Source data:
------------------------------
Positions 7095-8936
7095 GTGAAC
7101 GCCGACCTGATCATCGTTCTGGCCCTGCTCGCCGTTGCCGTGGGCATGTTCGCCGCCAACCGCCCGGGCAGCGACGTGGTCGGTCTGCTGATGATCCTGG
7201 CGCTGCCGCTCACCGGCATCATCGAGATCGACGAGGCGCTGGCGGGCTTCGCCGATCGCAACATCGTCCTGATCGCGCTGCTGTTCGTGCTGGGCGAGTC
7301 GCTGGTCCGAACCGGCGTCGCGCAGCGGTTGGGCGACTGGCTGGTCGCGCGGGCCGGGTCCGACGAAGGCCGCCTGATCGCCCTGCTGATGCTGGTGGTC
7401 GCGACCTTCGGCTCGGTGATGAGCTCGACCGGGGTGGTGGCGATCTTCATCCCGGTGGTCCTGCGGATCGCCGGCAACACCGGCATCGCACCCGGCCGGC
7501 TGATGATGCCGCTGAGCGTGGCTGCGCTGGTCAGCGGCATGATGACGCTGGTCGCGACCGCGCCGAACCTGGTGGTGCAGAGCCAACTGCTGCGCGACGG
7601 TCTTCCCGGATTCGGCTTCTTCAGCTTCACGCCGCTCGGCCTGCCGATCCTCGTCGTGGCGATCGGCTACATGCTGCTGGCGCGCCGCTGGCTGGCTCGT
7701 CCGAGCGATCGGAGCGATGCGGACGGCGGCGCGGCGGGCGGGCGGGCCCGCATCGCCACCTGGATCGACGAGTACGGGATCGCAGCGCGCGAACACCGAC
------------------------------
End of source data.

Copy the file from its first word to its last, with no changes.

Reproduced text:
Positions 7095-8936
7095 GTGAAC
7101 GCCGACCTGATCATCGTTCTGGCCCTGCTCGCCGTTGCCGTGGGCATGTTCGCCGCCAACCGCCCGGGCAGCGACGTGGTCGGTCTGCTGATGATCCTGG
7201 CGCTGCCGCTCACCGGCATCATCGAGATCGACGAGGCGCTGGCGGGCTTCGCCGATCGCAACATCGTCCTGATCGCGCTGCTGTTCGTGCTGGGCGAGTC
7301 GCTGGTCCGAACCGGCGTCGCGCAGCGGTTGGGCGACTGGCTGGTCGCGCGGGCCGGGTCCGACGAAGGCCGCCTGATCGCCCTGCTGATGCTGGTGGTC
7401 GCGACCTTCGGCTCGGTGATGAGCTCGACCGGGGTGGTGGCGATCTTCATCCCGGTGGTCCTGCGGATCGCCGGCAACACCGGCATCGCACCCGGCCGGC
7501 TGATGATGCCGCTGAGCGTGGCTGCGCTGGTCAGCGGCATGATGACGCTGGTCGCGACCGCGCCGAACCTGGTGGTGCAGAGCCAACTGCTGCGCGACGG
7601 TCTTCCCGGATTCGGCTTCTTCAGCTTCACGCCGCTCGGCCTGCCGATCCTCGTCGTGGCGATCGGCTACATGCTGCTGGCGCGCCGCTGGCTGGCTCGT
7701 CCGAGCGATCGGAGCGATGCGGACGGCGGCGCGGCGGGCGGGCGGGCCCGCATCGCCACCTGGATCGACGAGTACGGGATCGCAGCGCGCGAACACCGAC